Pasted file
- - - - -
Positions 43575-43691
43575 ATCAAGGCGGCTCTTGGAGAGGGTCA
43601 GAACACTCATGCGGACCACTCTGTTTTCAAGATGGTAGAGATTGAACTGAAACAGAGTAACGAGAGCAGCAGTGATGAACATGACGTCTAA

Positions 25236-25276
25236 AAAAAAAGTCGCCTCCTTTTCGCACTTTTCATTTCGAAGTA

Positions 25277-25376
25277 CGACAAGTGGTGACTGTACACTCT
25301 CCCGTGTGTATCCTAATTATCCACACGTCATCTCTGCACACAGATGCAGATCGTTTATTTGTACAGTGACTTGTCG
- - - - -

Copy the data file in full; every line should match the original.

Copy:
Positions 43575-43691
43575 ATCAAGGCGGCTCTTGGAGAGGGTCA
43601 GAACACTCATGCGGACCACTCTGTTTTCAAGATGGTAGAGATTGAACTGAAACAGAGTAACGAGAGCAGCAGTGATGAACATGACGTCTAA

Positions 25236-25276
25236 AAAAAAAGTCGCCTCCTTTTCGCACTTTTCATTTCGAAGTA

Positions 25277-25376
25277 CGACAAGTGGTGACTGTACACTCT
25301 CCCGTGTGTATCCTAATTATCCACACGTCATCTCTGCACACAGATGCAGATCGTTTATTTGTACAGTGACTTGTCG